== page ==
“… perhaps wider reading should find a place in the curriculum”: Comments on Chomsky, C. 1969. Stages in language development and reading exposure. Harvard Educational Review 42 (1): 1-21.
Carol Chomsky’s analysis of the order of acquisition of complex grammatical construction received a lot of attention when it was first published in 1969. Chomsky studied children’s ability to understand, for example, that the subject of “see” in: “The clown is eager to see” is the clown, but in “The clown is easy to see” the subject of see is not the clown but somebody else.
This study was noticed for several reasons: First, Chomsky found that acquisition of these complex constructions took place after age five, after the age when basic language acquisition is considered to be complete. Second, Chomsky reported that the order of acquisition was similar among children, but there were clear differences in rate of acquisition.
But another result of her work is just as important, and has profound implications: Children who were more advanced, who reached higher levels of syntactic development, had more exposure to books and/or had read more. Exposure to books was measured in a variety of ways, including the number of syntactically complex books the child was familiar with and scores on a measure of familiarity of the content of well-known books, poems and stories from children’s literature (the Huck Inventory). The results were similar regardless of the method used to probe exposure to books.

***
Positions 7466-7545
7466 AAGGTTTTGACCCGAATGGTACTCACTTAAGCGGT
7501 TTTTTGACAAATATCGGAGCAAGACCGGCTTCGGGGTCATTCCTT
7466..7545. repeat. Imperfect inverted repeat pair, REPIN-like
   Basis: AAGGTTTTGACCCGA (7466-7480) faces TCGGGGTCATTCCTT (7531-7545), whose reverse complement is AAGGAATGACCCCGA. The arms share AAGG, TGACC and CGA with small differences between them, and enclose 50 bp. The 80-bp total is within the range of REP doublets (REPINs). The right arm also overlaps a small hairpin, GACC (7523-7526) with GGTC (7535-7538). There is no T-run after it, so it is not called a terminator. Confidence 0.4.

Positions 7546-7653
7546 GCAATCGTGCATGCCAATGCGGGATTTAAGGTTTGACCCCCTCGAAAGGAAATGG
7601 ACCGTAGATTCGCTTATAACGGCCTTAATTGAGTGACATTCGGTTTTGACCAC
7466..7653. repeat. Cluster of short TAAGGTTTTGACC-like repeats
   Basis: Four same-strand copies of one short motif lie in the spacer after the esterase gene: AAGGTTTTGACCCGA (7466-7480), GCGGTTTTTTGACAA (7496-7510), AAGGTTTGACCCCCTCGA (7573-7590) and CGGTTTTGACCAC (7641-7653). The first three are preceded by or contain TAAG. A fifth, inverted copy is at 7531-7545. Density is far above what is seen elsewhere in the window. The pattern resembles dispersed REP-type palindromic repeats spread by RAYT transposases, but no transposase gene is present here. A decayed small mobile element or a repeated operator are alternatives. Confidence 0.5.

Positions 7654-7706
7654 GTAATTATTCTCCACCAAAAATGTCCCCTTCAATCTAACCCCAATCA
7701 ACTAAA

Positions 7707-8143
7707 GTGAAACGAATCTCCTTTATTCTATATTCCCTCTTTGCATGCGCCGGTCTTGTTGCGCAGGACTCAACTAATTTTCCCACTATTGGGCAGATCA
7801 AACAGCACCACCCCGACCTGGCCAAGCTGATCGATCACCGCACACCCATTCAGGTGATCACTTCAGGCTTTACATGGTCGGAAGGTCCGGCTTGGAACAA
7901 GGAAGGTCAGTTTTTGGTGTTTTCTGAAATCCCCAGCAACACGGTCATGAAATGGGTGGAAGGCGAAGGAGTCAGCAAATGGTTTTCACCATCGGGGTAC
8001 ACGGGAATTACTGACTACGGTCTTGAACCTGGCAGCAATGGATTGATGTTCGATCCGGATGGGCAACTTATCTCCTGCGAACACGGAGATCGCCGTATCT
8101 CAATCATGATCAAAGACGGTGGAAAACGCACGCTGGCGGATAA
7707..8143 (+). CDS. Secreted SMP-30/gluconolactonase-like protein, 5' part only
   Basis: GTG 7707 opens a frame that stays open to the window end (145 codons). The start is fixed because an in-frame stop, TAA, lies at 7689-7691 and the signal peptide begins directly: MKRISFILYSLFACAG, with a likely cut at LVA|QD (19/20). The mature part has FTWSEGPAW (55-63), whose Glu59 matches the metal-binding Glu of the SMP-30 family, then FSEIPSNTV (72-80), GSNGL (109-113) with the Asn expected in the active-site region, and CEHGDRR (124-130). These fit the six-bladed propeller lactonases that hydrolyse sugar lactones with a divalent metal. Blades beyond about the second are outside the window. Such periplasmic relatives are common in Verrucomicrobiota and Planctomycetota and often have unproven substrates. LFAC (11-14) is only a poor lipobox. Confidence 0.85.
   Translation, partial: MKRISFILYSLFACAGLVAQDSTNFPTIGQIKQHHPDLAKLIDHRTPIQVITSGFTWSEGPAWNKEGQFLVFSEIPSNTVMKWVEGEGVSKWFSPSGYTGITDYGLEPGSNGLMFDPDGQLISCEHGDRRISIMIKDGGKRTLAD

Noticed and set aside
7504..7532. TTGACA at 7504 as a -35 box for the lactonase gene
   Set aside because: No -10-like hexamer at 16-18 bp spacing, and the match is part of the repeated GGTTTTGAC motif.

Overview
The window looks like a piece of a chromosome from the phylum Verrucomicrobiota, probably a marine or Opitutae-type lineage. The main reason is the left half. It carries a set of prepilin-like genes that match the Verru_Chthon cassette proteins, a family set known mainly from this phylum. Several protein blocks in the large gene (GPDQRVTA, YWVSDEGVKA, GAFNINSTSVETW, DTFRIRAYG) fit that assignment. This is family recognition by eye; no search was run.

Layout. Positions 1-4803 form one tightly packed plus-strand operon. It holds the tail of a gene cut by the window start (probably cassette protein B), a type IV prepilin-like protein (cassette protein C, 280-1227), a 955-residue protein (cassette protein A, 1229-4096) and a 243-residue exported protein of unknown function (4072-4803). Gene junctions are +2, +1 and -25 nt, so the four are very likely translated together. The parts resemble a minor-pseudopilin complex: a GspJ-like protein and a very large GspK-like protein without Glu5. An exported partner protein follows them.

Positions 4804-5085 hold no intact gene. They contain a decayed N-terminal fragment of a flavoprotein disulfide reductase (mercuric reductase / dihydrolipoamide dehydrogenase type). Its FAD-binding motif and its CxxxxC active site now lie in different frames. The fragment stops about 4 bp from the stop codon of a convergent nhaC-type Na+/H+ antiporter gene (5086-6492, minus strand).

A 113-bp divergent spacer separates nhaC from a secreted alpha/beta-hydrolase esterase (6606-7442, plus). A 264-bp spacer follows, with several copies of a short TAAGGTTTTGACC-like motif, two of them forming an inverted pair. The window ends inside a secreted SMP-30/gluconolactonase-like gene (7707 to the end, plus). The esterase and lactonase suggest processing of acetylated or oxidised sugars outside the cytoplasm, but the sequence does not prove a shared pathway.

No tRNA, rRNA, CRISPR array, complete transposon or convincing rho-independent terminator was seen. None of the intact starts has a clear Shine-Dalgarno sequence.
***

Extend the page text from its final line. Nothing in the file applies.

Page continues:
Chomsky also reported that for younger children (age 6), syntactic development was related to how much the child had been read to. Six year olds with the highest level of development had heard 17,500 words in read-alouds in one week. Those with the least had heard none (Chomsky’s table 5).
For older children (ages 7-10), syntactic development was related to how much reading the child had done. Among older children, those at higher stages reported more reading on their own, more visits to the library and more books taken out of the library (Chomsky’s tables 6 and 7).
Chomsky concludes that her results do not support the direct teaching of syntax. Rather, the implication of her results is to make more language acquisition possible, “ … by exposing the child to a rich variety of language inputs in interesting, stimulating situations” (p. 33). She concludes with this suggestion: “… perhaps wider reading should find a place in the curriculum. The child could be read to, stimulated to read on his own, not restricted to material deemed ‘at his level’ …” (p. 33).
Chomsky’s discovery of a predictable order of acquisition and variability of rate in acquisition has been confirmed for first and second language for a variety of structures, and the relationship between reading and language development has also been repeatedly demonstrated. These robust results, widely published and disseminated, have been ignored by those creating detailed standards that call for a uniform rate of acquisition, and that encourage the use of direct instruction rather than reading.
NOTE: Standards that include grammatical constructions do not consider their natural order of acquisition, but if they did, this would not justify direct teaching along the natural order: The emergence of structures along a predictable order is the result of acquisition via comprehensible input, in this case, reading.